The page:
Sunday, December 11, 2011
Beginners and The Iron Lady
The process of reminiscing is a tricky thing to capture on film. So often, stories told in flashback use a basic technique of starting on the subject and then fading/dissolving/panning to the past, where recollections are visualized with great detail in long sequences. But that’s not really how memories work. They can be muddied, short snippets or simply images. They are frequently incorrect and often selective. Two films this year made excellent use of memory of film: Beginners and The Iron Lady.
Beginners’ main plotline is very reminiscent of the Before Sunrise/Sunset films. Graphic designer Oliver (Euan McGregor) and French actress Anna (Mélanie Laurent) meet and begin an intense relationship, based mostly on long, intense conversations. But Oliver is haunted by the recent death of his father, Hal (Christopher Plummer), who in his 70s, after the death of Oliver’s mother, came out to his son. “I don’t want to be theoretically gay,” he tells Oliver, “I want to do something about it.” So, in the final years of his life, while being plagued with cancer, Hal begins his life anew, with a passion that didn’t exist the first time around.
The film’s narrative of the romance between Oliver and Anna continues on a predominantly linear structure, while intercut with scenes from the past and a dry, yet humorous, voice-over by McGregor. Scenes from Oliver’s childhood with his mother are darkly lit, as if still dusty from being tucked away long ago and only being brought to the surface now to be inspected with new information: not only was his father gay, but his mother knew from the beginning. Perhaps this is the reason Oliver has never had a successful relationship—the one he tries to emulate never truly existed in the first place.
It’s the scenes with the father that really drive the film. Oliver frequently watches in an almost envy at the life his father now has, even up to his final days. But these memories are often in need of correction in Oliver’s mind. “I always remember him wearing a purple sweater when he told me this, but actually, he wore a robe.” Plummer lights up the screen. On top of his excellent performance, he’s the only truly happy character in the film, which may be why he’s missed whenever he’s not around. It’s not the rest of the cast is lacking in any way, but the melancholia does tend to overpower much of the rest of the film.
Meryl Streep fans have been long awaiting the arrival of The Iron Lady; she was practically an Oscar contender from the moment it was announced she’d be portraying Margaret Thatcher in the new biopic. Fear not. While the Brits may still be aghast that the former Prime Minister is being played by an American, the combination of actress and role is brilliant.
It is one of the first films where Streep completely disappears into a role, thanks partly to excellent make-up from J. Roy Helland. Despite her incredible talent, or indeed partly because of it, it is rare in most movies not to be conscious that you are watching her onscreen—whether or not you buy into the characters she portrays. However, in The Iron Lady, especially in the beginning scenes, it is quite simply Mrs. Thatcher on the screen. We might be surprised by how old and doddering she has become, but we are not aware at all of Ms. Streep. It is not until later in the film, during the middle-aged politician’s years that we catch peeks at the actress and her techniques. The looks and mannerisms are all distinctly Thatcher’s, but the performance becomes how well Streep is portraying the Prime Minister without devolving into a simple impersonation; which is indeed quite admirable. Perhaps, though, this is more the fault of sophomoric director Phyllida Lloyd, who is not yet able to guide her star in a way that these cracks do not show.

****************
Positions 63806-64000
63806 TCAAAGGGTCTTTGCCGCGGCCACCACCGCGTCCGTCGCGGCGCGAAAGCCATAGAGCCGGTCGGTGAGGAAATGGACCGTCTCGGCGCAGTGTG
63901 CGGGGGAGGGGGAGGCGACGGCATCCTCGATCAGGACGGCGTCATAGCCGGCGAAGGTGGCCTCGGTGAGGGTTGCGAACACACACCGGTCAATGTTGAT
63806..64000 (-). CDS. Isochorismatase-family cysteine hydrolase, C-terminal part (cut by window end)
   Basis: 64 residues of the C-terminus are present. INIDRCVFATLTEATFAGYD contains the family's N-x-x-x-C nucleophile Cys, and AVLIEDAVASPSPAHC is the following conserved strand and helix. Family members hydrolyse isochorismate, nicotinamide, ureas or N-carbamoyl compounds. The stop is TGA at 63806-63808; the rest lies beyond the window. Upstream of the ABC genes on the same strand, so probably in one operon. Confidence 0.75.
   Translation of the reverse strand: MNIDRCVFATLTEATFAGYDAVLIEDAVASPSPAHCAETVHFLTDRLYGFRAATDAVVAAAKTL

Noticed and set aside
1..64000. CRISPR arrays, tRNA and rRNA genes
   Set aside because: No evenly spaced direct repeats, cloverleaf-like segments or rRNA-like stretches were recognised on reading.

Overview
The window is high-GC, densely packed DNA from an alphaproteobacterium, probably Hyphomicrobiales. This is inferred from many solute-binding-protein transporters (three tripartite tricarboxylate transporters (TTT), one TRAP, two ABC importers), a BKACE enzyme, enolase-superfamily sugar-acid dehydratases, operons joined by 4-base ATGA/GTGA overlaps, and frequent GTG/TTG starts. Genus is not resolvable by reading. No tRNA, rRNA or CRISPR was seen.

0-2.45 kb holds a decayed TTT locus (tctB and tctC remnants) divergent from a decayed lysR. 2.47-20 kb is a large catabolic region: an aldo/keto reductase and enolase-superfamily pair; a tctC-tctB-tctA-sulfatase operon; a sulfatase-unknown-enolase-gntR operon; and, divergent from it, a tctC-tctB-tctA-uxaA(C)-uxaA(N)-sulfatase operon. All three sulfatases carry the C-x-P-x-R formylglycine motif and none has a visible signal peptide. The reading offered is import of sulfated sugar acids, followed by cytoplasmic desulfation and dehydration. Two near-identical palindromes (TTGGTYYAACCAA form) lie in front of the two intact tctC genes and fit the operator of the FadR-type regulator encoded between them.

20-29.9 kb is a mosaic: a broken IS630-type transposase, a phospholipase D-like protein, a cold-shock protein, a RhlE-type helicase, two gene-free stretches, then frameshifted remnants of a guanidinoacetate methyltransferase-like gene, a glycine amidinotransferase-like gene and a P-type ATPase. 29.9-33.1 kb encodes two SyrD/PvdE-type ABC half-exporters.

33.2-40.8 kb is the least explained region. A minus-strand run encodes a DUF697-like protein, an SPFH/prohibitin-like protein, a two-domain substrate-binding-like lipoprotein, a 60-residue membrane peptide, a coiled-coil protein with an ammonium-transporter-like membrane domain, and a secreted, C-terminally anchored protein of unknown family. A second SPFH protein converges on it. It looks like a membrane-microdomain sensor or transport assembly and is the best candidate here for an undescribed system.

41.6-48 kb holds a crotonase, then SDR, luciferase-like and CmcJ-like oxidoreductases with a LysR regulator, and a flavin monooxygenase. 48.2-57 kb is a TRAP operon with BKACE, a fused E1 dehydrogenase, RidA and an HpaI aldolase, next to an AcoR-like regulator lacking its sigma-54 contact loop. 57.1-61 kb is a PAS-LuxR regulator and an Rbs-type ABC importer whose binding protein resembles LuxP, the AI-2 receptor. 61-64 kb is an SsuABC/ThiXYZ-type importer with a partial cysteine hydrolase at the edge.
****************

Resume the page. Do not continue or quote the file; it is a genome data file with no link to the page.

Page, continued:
However, Lloyd’s use of memory in film is exceptional. The film starts in modern day, the former PM out to grab a pint of milk. There is certainly no grandeur of these opening scenes as she waits in line, her hair wrapped in a simple scarf, or eats a soft boiled egg at the breakfast table. Soon, the memories start flooding in, triggered by a name, a picture, a siren or event. Sometimes, they come in brief glimpses: one hand taking another, her late husband Denis getting ready for bed. Others are full scenes—but frequently with a slight exaggeration: voices have an amplified echo to them; visuals may be slightly distorted, either slowed down or with unusual camera angles; at times a silhouette of the elder Mrs. Thatcher, deep in thought, overlays the screen.
This theatricality, however, doesn’t always service the film. An almost choreographed scene of her cabinet “turning their backs” on her feels out of place. A shot of the PM walking through Parliament, surrounded by her supporters, begs to be remembered for when she will inevitably walk the halls alone.
Abi Morgan’s screenplay seems to be a relatively unbiased portrayal of her life—neither sugar-coated nor a hatchet job. In Thatcher’s long tenure as Prime Minister, the script focuses mostly on her dealings with the labor strikes, reestablishing the British economy, the IRA and the Falklands War. In the present day, however, it’s unclear whether the filmmakers are portraying a type of hallucinatory dementia, or whether they believe Mrs. Thatcher is so preoccupied by her past that she has trouble letting it go.
In the end, the film is a feast for eyes and ears, even the mind, but the heart is completely uninvolved. Meryl Streep’s performance is fantastic and shouldn’t be missed and I have respect for Ms. Lloyd for trying to make something more than the standard format biopic. Mrs. Thatcher was both reviled and revered at different points in her life, perhaps in an effort to find the middle ground, the film winds up being completely neutral.
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